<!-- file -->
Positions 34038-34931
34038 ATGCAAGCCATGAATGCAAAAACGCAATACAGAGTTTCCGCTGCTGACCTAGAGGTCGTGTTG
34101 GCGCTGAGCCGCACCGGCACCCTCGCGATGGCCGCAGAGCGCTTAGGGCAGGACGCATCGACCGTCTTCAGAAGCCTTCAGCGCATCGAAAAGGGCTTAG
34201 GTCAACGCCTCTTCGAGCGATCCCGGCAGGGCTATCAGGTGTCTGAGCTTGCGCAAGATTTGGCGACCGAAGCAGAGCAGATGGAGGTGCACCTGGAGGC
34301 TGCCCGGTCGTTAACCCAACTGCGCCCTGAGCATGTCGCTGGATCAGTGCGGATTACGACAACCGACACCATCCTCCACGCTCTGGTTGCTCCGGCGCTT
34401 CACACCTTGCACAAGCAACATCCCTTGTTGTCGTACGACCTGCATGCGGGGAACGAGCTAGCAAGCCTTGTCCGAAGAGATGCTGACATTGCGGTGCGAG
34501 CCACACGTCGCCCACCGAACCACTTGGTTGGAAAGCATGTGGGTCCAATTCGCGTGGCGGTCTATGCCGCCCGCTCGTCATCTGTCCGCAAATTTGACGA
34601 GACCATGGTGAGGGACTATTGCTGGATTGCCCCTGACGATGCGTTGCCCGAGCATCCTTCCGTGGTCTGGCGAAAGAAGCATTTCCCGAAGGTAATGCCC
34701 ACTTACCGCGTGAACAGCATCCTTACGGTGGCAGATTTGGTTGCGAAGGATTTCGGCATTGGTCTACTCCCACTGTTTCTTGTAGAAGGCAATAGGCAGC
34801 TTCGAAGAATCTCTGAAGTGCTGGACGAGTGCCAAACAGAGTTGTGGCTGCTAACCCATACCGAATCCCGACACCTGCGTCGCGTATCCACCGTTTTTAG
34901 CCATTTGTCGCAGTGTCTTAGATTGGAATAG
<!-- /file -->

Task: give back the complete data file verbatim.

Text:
Positions 34038-34931
34038 ATGCAAGCCATGAATGCAAAAACGCAATACAGAGTTTCCGCTGCTGACCTAGAGGTCGTGTTG
34101 GCGCTGAGCCGCACCGGCACCCTCGCGATGGCCGCAGAGCGCTTAGGGCAGGACGCATCGACCGTCTTCAGAAGCCTTCAGCGCATCGAAAAGGGCTTAG
34201 GTCAACGCCTCTTCGAGCGATCCCGGCAGGGCTATCAGGTGTCTGAGCTTGCGCAAGATTTGGCGACCGAAGCAGAGCAGATGGAGGTGCACCTGGAGGC
34301 TGCCCGGTCGTTAACCCAACTGCGCCCTGAGCATGTCGCTGGATCAGTGCGGATTACGACAACCGACACCATCCTCCACGCTCTGGTTGCTCCGGCGCTT
34401 CACACCTTGCACAAGCAACATCCCTTGTTGTCGTACGACCTGCATGCGGGGAACGAGCTAGCAAGCCTTGTCCGAAGAGATGCTGACATTGCGGTGCGAG
34501 CCACACGTCGCCCACCGAACCACTTGGTTGGAAAGCATGTGGGTCCAATTCGCGTGGCGGTCTATGCCGCCCGCTCGTCATCTGTCCGCAAATTTGACGA
34601 GACCATGGTGAGGGACTATTGCTGGATTGCCCCTGACGATGCGTTGCCCGAGCATCCTTCCGTGGTCTGGCGAAAGAAGCATTTCCCGAAGGTAATGCCC
34701 ACTTACCGCGTGAACAGCATCCTTACGGTGGCAGATTTGGTTGCGAAGGATTTCGGCATTGGTCTACTCCCACTGTTTCTTGTAGAAGGCAATAGGCAGC
34801 TTCGAAGAATCTCTGAAGTGCTGGACGAGTGCCAAACAGAGTTGTGGCTGCTAACCCATACCGAATCCCGACACCTGCGTCGCGTATCCACCGTTTTTAG
34901 CCATTTGTCGCAGTGTCTTAGATTGGAATAG